New lawsuit alleges changes to Minnesota’s water quality rules put wild rice at risk

Manoomin, or wild rice, growing on the Vermilion River. (Photo courtesy 1854 Treaty Authority)

Two tribes of Ojibwe from northeastern Minnesota sued the U.S. Environmental Protection Agency last week over new water quality standards in the state. The Fond du Lac and Grand Portage tribes filed the federal lawsuit because the EPA approved changes proposed by the Minnesota Pollution Control Agency that the tribes argue will result in pollution and degradation.

The MPCA amended water protection rules in 2021 to eliminate several numeric standards — quantifiable levels of various pollutants — and replaced them with “narrative” descriptions of water quality. Anishinaabe bands in the region have legal rights dating back 170 years to hunt, fish, and gather across northeastern Minnesota, but they say the new regulations will result in harm to important resources.

“The actions of the Environmental Protection Agency Region and MPCA in their capacity as regulatory agencies demonstrate they are deliberately ignoring both science and law, resulting in decisions which degrade water quality and harm aquatic life,” said April McCormick, the Grand Portage Band’s Secretary-Treasurer. “The Tribes have stood together in government-to-government consultation and testified with the Office of Hearings and Appeals to no avail. Legal action is our recourse. Clean water is clean water.”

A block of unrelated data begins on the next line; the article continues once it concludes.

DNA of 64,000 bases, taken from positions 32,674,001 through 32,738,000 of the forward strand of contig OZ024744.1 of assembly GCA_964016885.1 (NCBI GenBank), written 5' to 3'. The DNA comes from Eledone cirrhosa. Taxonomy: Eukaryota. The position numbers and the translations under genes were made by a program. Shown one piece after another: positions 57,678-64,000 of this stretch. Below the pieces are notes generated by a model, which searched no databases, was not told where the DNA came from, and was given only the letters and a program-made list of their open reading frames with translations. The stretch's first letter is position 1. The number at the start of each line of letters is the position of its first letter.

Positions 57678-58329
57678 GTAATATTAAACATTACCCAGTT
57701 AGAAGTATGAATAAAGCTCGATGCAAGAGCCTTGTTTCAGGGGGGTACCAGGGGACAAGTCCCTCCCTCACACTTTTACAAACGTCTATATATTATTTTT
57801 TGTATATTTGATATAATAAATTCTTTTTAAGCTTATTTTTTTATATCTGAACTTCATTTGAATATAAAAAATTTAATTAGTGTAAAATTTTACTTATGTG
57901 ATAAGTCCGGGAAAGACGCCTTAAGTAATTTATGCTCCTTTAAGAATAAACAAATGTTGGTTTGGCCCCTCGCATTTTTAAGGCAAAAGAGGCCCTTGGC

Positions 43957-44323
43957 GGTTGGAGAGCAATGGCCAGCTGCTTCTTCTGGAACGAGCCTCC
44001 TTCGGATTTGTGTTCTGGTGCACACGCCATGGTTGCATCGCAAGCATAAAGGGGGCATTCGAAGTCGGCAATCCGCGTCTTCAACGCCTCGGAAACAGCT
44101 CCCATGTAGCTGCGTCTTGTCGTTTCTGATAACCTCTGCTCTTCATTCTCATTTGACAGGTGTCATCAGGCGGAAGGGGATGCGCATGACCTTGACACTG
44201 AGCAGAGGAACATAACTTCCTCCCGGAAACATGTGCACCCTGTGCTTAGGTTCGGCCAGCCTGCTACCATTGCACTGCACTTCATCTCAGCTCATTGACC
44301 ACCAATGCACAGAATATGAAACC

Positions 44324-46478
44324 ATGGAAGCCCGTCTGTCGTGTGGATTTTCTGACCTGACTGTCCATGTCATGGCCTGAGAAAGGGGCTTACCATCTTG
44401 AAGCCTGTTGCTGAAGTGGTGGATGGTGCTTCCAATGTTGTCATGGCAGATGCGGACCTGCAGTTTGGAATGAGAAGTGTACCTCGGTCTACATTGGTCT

The bands believe the lawsuit is the first of its kind in the United States, in which a tribe sued the EPA to challenge the approval of state water quality standards. Minnesota is also the only state with a water quality standard to protect manoomin, or wild rice, a valuable part of the Anishinaabe diet and culture. The bands say the amended standards pose a particular threat to waters where the grain grows.

“Our water quality and legal staff worked for years to show the problems with these proposed changes, especially for wild rice waters,” said Fond du Lac Chairman Kevin Dupui. “Yet MPCA pushed them through and EPA approved them. Where regulators refuse to do their jobs, we fight them in court.”

Pollutants that can affect manoomin include sulfate, a key discharge from mines and wastewater treatment plants. Normally not harmful to people or wildlife, it can cause a cascade of ecological changes that ultimately wipes out wild rice.

“Wild rice is sacred to Anishinaabe people. It is unbelievable to us that both the state and federal governments would make these changes without even looking at the potential damage to wild rice waters. We will do all we can to right this wrong,” said Grand Portage Chairman Robert Deschampe.

Wild Rice in Minnesota
Wild Rice in Minnesota. (Photo by Brett Whaley via Flickr)

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